Monday, June 28, 2010
Deathdream (1974) review
DEATHDREAM 1972 aka DEAD OF NIGHT aka THE NIGHT WALK aka THE NIGHT ANDY CAME HOME
Richard Backus (Andy Brooks), John Morley (Charles Brooks), Lynn Carlin (Christine Brooks), Jane Daly (Joanne), Anya Ormsby (Cathy Brooks), Henderson Forsythe (Dr. Allman)
Directed by Bob Clark
The Short Version: Terrifying and vividly engrossing Vietnam era zombie horror picture from celebrated director, the late Bob Clark. It's an unusual and wonderfully skin crawling horror experience punctuated by thought provoking social commentary akin to the best of George Romero.
Charles and Christine Brooks receive a telegram one evening that their son Andy has been killed in Vietnam. Christine, refusing to believe that her son is dead, wishes for his safe return. Later that night, Andy comes home much to everyone's astonishment. But something is not quite right with Andy. Bodies begin turning up drained of blood and Andy seems to be a different person from when he left.
Bob Clark's second venture into horror territory is a notch above his previous zombie picture. It's another zombie movie, but one with a bit more to chew on cinematically speaking. Most of the crew and actors from that CHILDREN SHOULDN'T PLAY WITH DEAD THINGS return here as well. It was saddled with several titles over the years such as DEAD OF NIGHT (the one on this print), DEATHDREAM, THE NIGHT WALK and THE NIGHT ANDY CAME HOME.
Alan Ormsby's script is infused with social commentary on the situation in Vietnam. Much is made of various families wondering if, or when their loved ones will return home. One of the most notable parallels with Vietnam is that many of the survivors were changed individuals once they made it back to the USA; cold and detached from society, many underwent therapy in an attempt to "return" to normalcy. Once Andy comes home, he is a totally different person. It's as if an alien has taken over his body.
But something more sinister is going on here. Bodies begin turning up, including a dead truck driver found the following morning after Andy's surprise appearance. Christine is so enamored by her sons arrival, she is oblivious to the bewildering and horrifying things that are going on around her. Only Andy's father, Charles, realizes something is wrong with his son. This is made especially evident in a scene where Andy maliciously kills the family dog in front of the neighborhood kids(!)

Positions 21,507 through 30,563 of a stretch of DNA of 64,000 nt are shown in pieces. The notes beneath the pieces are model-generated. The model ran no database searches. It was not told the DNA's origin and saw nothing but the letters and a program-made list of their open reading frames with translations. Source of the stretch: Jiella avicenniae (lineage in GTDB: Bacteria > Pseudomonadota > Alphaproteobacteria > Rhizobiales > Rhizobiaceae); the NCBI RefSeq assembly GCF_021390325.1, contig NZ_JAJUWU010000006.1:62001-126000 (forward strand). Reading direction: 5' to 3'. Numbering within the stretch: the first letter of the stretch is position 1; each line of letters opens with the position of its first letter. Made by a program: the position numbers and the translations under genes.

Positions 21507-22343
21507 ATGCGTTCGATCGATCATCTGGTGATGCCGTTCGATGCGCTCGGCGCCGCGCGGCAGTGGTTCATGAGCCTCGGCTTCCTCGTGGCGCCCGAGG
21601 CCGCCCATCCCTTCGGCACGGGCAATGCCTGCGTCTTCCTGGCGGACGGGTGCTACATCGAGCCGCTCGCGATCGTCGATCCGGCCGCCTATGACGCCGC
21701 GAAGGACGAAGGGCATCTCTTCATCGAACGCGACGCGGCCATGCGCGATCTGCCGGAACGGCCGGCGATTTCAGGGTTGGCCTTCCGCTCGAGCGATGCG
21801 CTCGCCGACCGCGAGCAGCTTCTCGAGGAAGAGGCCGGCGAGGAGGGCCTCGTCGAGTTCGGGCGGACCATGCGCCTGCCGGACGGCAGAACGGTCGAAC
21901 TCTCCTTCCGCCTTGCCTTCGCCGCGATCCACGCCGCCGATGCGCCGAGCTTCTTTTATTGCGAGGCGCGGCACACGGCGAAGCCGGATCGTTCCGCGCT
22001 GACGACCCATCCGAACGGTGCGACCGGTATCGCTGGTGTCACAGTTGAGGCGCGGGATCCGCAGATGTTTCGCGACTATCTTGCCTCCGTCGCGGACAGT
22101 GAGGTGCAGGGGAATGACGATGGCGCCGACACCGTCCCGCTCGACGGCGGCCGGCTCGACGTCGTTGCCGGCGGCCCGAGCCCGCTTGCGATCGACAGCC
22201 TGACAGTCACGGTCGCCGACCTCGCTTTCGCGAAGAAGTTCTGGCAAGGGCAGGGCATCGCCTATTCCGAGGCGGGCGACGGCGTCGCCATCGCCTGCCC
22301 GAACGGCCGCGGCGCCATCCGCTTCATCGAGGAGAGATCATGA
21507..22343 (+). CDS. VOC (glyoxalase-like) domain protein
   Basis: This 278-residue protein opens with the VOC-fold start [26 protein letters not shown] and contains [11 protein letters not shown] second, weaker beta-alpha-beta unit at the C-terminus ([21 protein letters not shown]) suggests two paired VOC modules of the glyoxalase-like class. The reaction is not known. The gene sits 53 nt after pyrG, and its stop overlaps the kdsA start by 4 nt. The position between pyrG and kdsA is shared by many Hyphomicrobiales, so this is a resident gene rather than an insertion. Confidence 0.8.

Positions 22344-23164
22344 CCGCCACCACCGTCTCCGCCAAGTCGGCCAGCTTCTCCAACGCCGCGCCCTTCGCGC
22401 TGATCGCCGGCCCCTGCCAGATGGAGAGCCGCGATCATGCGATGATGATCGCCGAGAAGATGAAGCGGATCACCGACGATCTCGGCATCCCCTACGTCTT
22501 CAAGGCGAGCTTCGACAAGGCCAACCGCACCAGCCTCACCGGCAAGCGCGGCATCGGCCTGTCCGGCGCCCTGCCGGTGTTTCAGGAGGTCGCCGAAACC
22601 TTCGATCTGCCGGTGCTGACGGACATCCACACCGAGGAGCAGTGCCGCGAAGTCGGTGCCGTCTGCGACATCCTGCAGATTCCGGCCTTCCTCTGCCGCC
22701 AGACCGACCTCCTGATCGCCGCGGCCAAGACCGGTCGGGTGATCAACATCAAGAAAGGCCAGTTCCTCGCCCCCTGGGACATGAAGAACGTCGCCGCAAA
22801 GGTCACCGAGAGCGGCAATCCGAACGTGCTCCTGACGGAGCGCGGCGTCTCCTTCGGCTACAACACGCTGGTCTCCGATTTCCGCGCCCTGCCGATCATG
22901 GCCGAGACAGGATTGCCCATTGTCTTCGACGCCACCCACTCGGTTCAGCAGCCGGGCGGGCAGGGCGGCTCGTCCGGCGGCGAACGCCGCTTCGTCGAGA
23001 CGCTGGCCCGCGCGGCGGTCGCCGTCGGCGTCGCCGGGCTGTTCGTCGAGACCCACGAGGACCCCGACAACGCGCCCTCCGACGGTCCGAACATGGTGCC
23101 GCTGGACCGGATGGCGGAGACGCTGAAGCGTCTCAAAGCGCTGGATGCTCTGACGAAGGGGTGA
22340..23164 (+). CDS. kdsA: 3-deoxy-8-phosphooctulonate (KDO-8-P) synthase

As the film progresses, Andy becomes more and more detached from his family save for his mother and even at this point, she knows what has happened but because of the strong bond to her son, she refuses to acknowledge that anything is wrong. He also begins wearing gloves and sunglasses by the point he meets up with his old girlfriend, Joanne. After their first meeting since his homecoming, she feels a coldness from him and is noticeably frightened of him. This comes to a head during the violent conclusion when they and another couple go to the drive-in where the exploitation aspects of the film take over. The final scene is both saddening and disturbing in an EC comics sort of way.
Bob Clark truly delivered one of the best horror movies of the 1970's. Reminiscent of Romero's work, the social commentary is subtly balanced with the horror trappings. The symbolism of the Vietnam war offers thought provoking parallels. So much is left to the imagination, although there are a few brief bursts of shocking violence such as the death of a small dog, a man ran over by a car and a nasty reveal during the finale. Still, one script addition is pretty obvious. DEATHDREAM is essentially an even darker reworking of W. W. Jacobs short story, 'The Monkey's Paw'. With slight variance, that tale, just like Clark's movie, preaches the old adage, "Be careful what you wish for."
Again, as in CHILDREN SHOULDN'T PLAY WITH DEAD THINGS, the make-up is very good as are the few gore shots. This was Savini's first solo outing and he shows signs of where he'll be in a few years. Savini, himself, a photographer in Vietnam, channels much of what he saw in that war and utilized those shocking images in his vast special effects filmography. The score is from the same composer who did the one for Clark's BLACK CHRISTMAS and this one is just as bone-chillingly nerve wracking as that films disturbing soundtrack.
I remember seeing this movie the first time on local channel 48. It never stood out to me then, but later on, I rented it under the DEATHDREAM title and really enjoyed the film a lot. The DVD from Blue Underground is a lovingly compiled package loaded down with features including featurettes, two info-loaded commentaries, the original script and a voluminous gallery section among other things. Released under a handful of titles, DEATHDREAM never made much of a dent, but is remembered by a small, but strong contingent of cult fans. Never boring, it's a slow creeper that benefits from some choice performances and several sincerely spooky moments that will likely raise more than a few goosebumps.
This review is representative of the Blue Underground special edition DVD